The Congress

Movie review by
S. Jhoanna Robledo, Common Sense Media
The Congress Movie Poster Image
Haunting animation flawed but asks big questions on reality.
  • NR
  • 2014
  • 122 minutes

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Kids say

age 17+
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A lot or a little?

The parents' guide to what's in this movie.

Positive Messages

Reality is better than living in a fantasy world, even if the imaginary realm offers the chance to permanently avoid a bleak, grim life. That's a tough lesson to learn for many of the characters here, who spend a good deal of time enjoying the pleasures of an animated simulation of life before realizing that real life is a better choice. Still, there can be reasons why escaping back into the fantasy version has its appeal. The story also raises questions related to ownership of your own body and feelings that are relevant in the digital age.

Positive Role Models & Representations

The character at the center of the film refuses to accept the notion that living in an animated fantasy land is a suitable alternative to reality, even though so many of the people around her are happy to do so.

Violence

Several extended animated scenes feature invading armies engaged in close combat. People are shot at point-blank range, there are plenty of explosions, and there's a good deal of blood and gore that's still intense even though it's animated. Many of the soldiers wear gas masks and other gear that looks especially intimidating.

Sex

One animated scene features a couple having sex. It's relatively long and somewhat graphic, showing plenty of intertwined limbs, vigorous motions, and the woman's breasts.

Language

Fairly frequent swearing includes "f--k," "s--t," "a--hole," and more.

Consumerism

The villain of the film is the movie studio Miramax, which is often mentioned by name.

Drinking, Drugs & Smoking

Some characters drink during meals and at social occasions. Much of the film is based on the concept of people using chemical substances to permanently escape into a fantasy land. The animated characters also drink and consume other substances, which often have very unusual effects.

What parents need to know

Parents need to know that The Congress is an offbeat, partly animated film that examines the cost of allowing all-powerful business interests to take over every aspect of life. Robin Wright plays an actress with the same name who's offered the chance to let a big movie studio "scan" her body and emotions for use in other projects. Some of the animated sequences include graphic violence (with some blood) and sex (including bare breasts), and there's a good deal of swearing ("f--k," "s--t," etc.). Characters also drink and use substances. Just because it's animated, don't assume this complex tale is for kids.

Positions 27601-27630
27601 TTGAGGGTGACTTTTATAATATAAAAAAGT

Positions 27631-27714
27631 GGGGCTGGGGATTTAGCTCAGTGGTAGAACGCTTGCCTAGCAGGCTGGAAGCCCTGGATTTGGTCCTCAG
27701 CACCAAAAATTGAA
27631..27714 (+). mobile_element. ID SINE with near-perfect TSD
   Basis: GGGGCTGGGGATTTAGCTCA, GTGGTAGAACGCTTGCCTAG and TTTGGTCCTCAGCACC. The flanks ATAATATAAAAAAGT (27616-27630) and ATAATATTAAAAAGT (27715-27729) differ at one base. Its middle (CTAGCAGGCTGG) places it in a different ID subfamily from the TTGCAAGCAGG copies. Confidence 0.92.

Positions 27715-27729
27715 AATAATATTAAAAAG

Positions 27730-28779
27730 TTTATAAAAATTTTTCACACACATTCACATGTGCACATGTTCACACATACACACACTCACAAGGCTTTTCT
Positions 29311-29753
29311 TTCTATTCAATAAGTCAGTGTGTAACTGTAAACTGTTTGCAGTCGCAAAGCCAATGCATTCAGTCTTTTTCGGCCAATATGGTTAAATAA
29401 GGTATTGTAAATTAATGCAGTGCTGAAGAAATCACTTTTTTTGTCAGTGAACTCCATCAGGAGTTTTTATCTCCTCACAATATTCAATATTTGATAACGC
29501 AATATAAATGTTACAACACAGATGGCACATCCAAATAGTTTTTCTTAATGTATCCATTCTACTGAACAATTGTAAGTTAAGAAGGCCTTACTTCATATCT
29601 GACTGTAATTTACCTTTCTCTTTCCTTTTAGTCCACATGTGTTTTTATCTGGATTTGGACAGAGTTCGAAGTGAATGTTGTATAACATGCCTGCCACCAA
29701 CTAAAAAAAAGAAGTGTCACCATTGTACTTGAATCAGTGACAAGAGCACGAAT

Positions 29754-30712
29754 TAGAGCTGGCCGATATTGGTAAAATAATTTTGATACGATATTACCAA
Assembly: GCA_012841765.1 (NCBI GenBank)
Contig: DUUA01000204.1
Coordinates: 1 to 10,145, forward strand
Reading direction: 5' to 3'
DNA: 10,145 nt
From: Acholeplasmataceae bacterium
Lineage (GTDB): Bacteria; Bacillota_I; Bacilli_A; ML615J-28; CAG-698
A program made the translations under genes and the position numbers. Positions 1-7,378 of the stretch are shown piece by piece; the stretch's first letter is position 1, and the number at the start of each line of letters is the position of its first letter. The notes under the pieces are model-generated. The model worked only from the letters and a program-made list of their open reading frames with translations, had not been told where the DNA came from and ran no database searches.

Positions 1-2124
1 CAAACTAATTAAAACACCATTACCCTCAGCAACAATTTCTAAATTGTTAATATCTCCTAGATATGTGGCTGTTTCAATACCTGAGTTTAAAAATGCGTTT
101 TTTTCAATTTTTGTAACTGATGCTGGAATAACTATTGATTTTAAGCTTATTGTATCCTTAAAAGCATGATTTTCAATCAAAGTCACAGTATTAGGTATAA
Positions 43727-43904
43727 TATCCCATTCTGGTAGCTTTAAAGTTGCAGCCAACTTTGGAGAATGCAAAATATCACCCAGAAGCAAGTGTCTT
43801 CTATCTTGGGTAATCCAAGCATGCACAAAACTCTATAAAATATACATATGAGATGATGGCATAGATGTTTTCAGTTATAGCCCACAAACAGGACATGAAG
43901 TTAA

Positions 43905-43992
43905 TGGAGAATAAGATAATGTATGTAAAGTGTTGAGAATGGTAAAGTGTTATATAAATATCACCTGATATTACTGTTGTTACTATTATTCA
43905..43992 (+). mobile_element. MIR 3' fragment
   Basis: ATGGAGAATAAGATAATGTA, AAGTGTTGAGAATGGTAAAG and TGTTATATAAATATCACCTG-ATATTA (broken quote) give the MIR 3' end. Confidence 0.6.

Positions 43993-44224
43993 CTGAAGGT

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What's the story?

Robin Wright, the actress, stars in THE CONGRESS as Robin Wright, an actress who's also known for the cult classic The Princess Bride but has made some poor career choices of late. Frustrated with her elusiveness and scattered decision-making, she's offered one last big contract by a powerful movie exec. His studio will digitally "scan" her body, her emotions, and her thoughts and will mine the data to create new films with her likeness -- at their behest, not hers -- while she slips off to a luxurious retirement. When she arrives at a remote resort, she's transported into an animated alternative reality, and the ride makes a turn for the fantastical. This new world is filled with others who've opted to be scanned, leaving the studio in charge of the physical world.

Is it any good?

The Congress is visionary and ambitious, and it boldly attempts to address big ideas, including the metastasizing power of mega-corporations, which are gaining more influence over everyday life. Director Ari Folman's animated sequences are a beautiful trippy dream, ephemeral and potent at the same time, with mind-blowing ideas about individualism, commercialism, and capitalism.

But it's also a bit of a jumble. While the images are bar-none beautiful, the script is preachy and heavy-handed. Over-arching epiphanies are lofted above basic filmmaking tenets like pacing and dialogue. The movie's messages about ruthless big business are important, but when they're dished out the way they are here -- which is to say with blunt force -- it feels exhausting despite being interesting. Thank goodness for Wright, with her nuanced expressiveness and admirable authenticity. If not for her, The Congress wouldn't be as watchable.

Talk to your kids about ...

  • Families can talk about how The Congress depicts both real life and the animated fantasy life. Does the latter seem preferable to a grim reality? Would you chose to escape the real world into a cartoon if you could?

  • Do the movie's graphic violence and sex scenes have less impact than they would if they were live action, rather than animated?

  • Did Robin make the right choice letting the studio "scan" her? Did she really have a choice? 

Movie details

For kids who love offbeat movies

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